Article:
|Número de publicación||US7736993 B2|
|Tipo de publicación||Concesión|
|Número de solicitud||US 11/473,404|
|Fecha de publicación||15 Jun 2010|
|Fecha de presentación||23 Jun 2006|
|Fecha de prioridad||23 Ene 2006|
|También publicado como||CN100530531C, CN101009203A, EP1811561A1, US7977747, US20070170503, US20100148322|
|Número de publicación||11473404, 473404, US 7736993 B2, US 7736993B2, US-B2-7736993, US7736993 B2, US7736993B2|
|Inventores||Frédéric Allibert, Sébastien Kerdiles|
|Cesionario original||S.O.I.Tec Silicon On Insulator Technologies|
|Exportar cita||BiBTeX, EndNote, RefMan|
|Citas de patentes (17), Otras citas (6), Citada por (5), Clasificaciones (5), Eventos legales (3)|
|Enlaces externos: USPTO, Cesión de USPTO, Espacenet|
The present invention relates to a method of fabricating a composite substrate comprising an insulating layer that is buried. The insulating layer is, for example, interposed between a semiconductor support substrate and an active layer of semiconductor material. More precisely, the present invention relate to a method of obtaining a composite substrate, wherein the insulating layer is thin, for example, less than 50 nanometers (nm) thick, or even less than 20 nm thick, with substantially improved electrical properties. Such a substrate can be used in particular in the fields of optics, electronics, and optoelectronics.
A particular but non-limiting example of that type of composite substrate is a substrate known by its acronym Silicon On Insulator (SOI), which designates a substrate comprising a layer of insulating silicon oxide interposed between two layers of silicon.
As shown in
After bonding to a support substrate Sup (
Finally, after fabrication, a protective layer may be formed on an upper surface of the composite substrate obtained, a layer intended to protect the upper surface during finishing heat treatments on the composite substrate.
From the prior art, methods are already known which can improve, i.e. reduce, Density of Interface Trap (DIT) values, at certain interfaces of a composite substrate. They are principally heat treatments.
One of them, known as Forming Gas Anneal (FGA), consists of carrying out a repair/recovery heat treatment of interfaces at a low temperature, on the order of 450° C., in an atmosphere containing hydrogen and a neutral gas.
When such a method is carried out at 450° C., however, the improvement to the DIT value provided by the method is exerted solely on interface I3 between protective layer Cpr and active layer Cact. The method does not appear to improve DIT values at interfaces I1 and I2, or if it does it is only very slightly. The FGA treatment method loses effectiveness at each interface that is encountered. Thus, the FGA treatment is relatively ineffective for deep-lying interfaces.
A further possibility consists of carrying out an annealing heat treatment at high temperature, i.e. over 900° C. or even over 1000° C.. Such a treatment may improve the DIT value at interface I2, but has almost no effect on deeper lying interface I1.
Further, in many prior applications, a thin buried insulating layer (oxide) is desired, for example less than 50 nm, or even less than 20 nm. In that case, the oxide no longer plays the role of electrical insulator alone, but forms an integral part of electronic components that are to be formed on the surface of the composite substrate.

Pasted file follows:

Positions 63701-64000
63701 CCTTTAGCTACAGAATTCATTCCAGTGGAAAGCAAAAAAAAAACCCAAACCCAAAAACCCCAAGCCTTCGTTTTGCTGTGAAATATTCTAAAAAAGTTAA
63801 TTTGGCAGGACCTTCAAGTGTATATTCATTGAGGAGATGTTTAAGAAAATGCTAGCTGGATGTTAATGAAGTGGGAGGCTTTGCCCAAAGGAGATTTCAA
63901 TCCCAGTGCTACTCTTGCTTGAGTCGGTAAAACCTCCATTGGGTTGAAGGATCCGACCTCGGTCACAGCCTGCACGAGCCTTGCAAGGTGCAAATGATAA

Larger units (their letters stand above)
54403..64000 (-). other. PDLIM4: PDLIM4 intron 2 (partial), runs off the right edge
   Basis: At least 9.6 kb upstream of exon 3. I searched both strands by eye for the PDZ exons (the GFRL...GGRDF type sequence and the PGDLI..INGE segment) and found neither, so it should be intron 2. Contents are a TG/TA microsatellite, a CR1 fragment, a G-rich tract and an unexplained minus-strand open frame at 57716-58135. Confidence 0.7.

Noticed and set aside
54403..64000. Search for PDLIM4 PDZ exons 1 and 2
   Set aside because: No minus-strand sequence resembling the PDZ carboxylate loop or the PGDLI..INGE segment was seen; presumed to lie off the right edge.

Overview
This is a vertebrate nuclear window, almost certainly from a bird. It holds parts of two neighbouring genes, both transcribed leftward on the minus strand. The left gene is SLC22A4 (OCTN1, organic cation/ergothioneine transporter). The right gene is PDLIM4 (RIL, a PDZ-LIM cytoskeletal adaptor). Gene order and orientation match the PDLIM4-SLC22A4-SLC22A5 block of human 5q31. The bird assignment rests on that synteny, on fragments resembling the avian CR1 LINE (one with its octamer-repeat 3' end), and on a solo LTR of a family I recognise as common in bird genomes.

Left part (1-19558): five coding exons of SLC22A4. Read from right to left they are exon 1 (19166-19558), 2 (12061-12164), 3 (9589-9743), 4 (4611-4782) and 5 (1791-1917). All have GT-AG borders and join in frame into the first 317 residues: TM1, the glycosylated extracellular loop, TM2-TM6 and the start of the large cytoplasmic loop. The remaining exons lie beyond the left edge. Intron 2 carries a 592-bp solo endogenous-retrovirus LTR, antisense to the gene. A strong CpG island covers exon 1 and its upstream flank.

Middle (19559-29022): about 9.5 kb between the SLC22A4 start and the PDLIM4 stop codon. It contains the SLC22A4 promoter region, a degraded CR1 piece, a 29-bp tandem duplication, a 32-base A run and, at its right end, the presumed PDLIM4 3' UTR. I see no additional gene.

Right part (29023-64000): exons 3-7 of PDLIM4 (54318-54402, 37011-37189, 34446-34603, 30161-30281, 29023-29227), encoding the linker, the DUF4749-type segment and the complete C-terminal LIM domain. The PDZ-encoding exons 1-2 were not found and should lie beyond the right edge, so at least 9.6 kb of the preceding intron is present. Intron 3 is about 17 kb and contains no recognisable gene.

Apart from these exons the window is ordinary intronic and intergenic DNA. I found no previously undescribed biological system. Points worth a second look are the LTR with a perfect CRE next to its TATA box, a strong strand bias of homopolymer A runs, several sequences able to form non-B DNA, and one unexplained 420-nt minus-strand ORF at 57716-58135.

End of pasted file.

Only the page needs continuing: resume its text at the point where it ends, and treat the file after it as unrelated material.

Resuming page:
Furthermore, support Sup, located at the bottom, no longer has only a mechanical function, but also has an electrical function. The support substrate Sup may optionally contain buried structures, for example a ground plane, or it may be a composite substrate. As a result, improvements to the DIT values at the two interfaces I1 and I2, located on either side of the buried insulating layer, are desirable.
It is well known that producing composite substrates comprising a very thin buried insulating layer is difficult. Hence, for example, for an SOI type substrate, it is known that the thinner the oxide layer, the higher the number of defects inside the final substrate. This is principally due to the presence of contaminants, polluting particles and gas, encapsulated during bonding at the interface I1.
To improve that bonding, one solution consists of plasma activation of at least one of the surfaces to be bonded, namely that of support Sup and/or insulator Oxy. A high bonding energy is thus obtained, close to 1 joule/meter2 (J/m2), at interface I1, even after an anneal at 200° C. for just 2 hours. But plasma activation deteriorates the electrical characteristics of interface I1, and in particular its DIT values, fairly significantly. Reference in this regard is made to the article by K Schjölberg-Henriksen et al, “Oxide charges induced by plasma activation for wafer bonding”, Sensors and Actuators A 102 (2002), 99-105, which shows the negative effect of plasma activation on the electrical properties of substrates. Thus, improvements in such treatments are desired and necessary.
The present invention overcomes the disadvantages of the prior art by providing new and useful methods of producing a composite substrate that includes a buried insulating having improved electrical properties. Improving a charge density (known by the abbreviation “Qbox”) in the buried insulating layer is desirable. The present invention can be used to obtain a value of less than 5×1011 charges per cm2 for Qbox.
An improvement in a breakdown voltage, i.e. the voltage beyond which the resistivity of the insulator falls sharply, by obtaining a maximum value for the breakdown voltage is desirable. As an example, for a buried silicon oxide layer, a preferred value close to 10 megavolts/centimeter (MV/cm) is possible with the present invention.